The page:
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Lisa Ling Quotes

Lisa Ling Journalist

Lisa Ling quotes: on battling dyslexia, dropping out of college and why you should travel more.

“Try to accomplish things you have always dreamt of while you can.  I know it sounds cliché, but the biggest lesson I have learned is that life is precious; enjoy it while it lasts.”

“Allow yourself to have an open mind.  It’s hard to do these days because I think we are predisposed to hearing from people who share our same opinion.”

“When workers feel like someone is listening to them and is sensitive to their concerns and needs, it actually incentivizes them to work harder.  It goes beyond being just a job.”

“Refrain from being too judgmental.  You’ll often be surprised by what people have to offer.”

“There’s so much gray to every story.  Nothing is so black and white.”

“We have to start seeing people as human beings.  Our entire humanity depends on that.”

“We all need to provide the checks and balances for democracy.”

“I think we need to take a look at the technology, but not depend on it for things that require humanity.”

“I had trouble concentrating in school, and it really affected my grades and self-confidence.  I had to work and try very hard to get ahead.”

“My parents divorced when I was seven, and television was a ‘constant babysitter’ for me and my sister.  But over time, I found comfort in watching it.  I thought if I could be on TV, I could have a better life one day.”

“In high school, my attention issues had become a much bigger problem.  I could go through an entire period and not retain a sentence if I wasn’t interested in the topic or the subject matter.”

“After high school I joined the team of Channel One, another kids news show.  I worked alongside Anderson Cooper, who also got his reporting start there.  He, too, has a learning and thinking difference: dyslexia.  Channel One sent me around the world to cover political unrest and complex global issues.  When I wasn’t traveling, I tried to attend college at the University of Southern California but ended up dropping out.”

“A doctor confirmed what I had suspected: I met the criteria for having ADHD.  That moment was a turning point.  My head is kind of spinning.  But I feel a little bit of relief because for so long, I’ve been fighting my attention issues and I’ve been so frustrated with this inability to focus.”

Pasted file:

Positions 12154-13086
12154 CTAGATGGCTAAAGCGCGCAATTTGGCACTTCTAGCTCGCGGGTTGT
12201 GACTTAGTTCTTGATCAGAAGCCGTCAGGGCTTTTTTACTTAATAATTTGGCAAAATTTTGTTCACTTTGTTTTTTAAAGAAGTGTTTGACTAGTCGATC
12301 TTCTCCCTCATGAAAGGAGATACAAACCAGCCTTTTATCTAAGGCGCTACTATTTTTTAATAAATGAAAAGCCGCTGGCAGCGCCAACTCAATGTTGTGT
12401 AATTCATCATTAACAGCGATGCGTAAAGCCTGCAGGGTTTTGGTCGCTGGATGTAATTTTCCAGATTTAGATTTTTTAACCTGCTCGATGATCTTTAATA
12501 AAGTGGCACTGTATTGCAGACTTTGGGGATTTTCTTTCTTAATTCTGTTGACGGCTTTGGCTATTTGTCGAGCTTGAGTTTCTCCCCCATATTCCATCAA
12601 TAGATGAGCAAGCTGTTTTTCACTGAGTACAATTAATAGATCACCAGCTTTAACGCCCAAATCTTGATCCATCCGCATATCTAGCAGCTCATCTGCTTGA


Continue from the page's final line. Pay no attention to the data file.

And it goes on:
“I’m grateful to have developed coping strategies over time.  I do things that help me focus.  I have a quiet time every day.  I have learned when my mind has gone off in every direction that I need to focus.  I also exercise regularly, which helps.”

“For whatever reason, I am the way I am, and I’ve tried really hard to not let it inhibit the things that are important me.  In a strange way I do feel like it has helped me.  I can hyperfocus on things that I am excited and passionate about.”

“Pushing myself helped me become the person that I am.  It inspired a work ethic in me that I may not have had, if I hadn’t had those struggles.”

“I started working in television quite young, actually, and I definitely felt very insecure about what I looked like.”

“I started working in this business when I was 16 years old.  I started reporting when I was 18 years old.  A lot of people gave me a chance.  Now we bring in these young, smart, hungry people to work for us.  If you’ve been with me for a while, if you bust your ass, if you have put your time in, I’m someone who loves to give people an opportunity to flex their muscles.”

“I’m simply more interested in learning how different people live.  I find there is tremendous value in knowing about each other, and I feel like, personally, I’ve become smarter and more evolved and more well-versed as a result of having these kinds of experiences.”

“I don’t ever write questions when I do interviews because I really want the interview to be like conversation.  When you have a conversation with people naturally things will come out in the course of that very natural, organic conversation that will always surprise you because people don’t feel like they are being interrogated.”

“I truly believe everybody wants to be heard, and everybody does have a story to tell, and so I try to give everyone that opportunity.”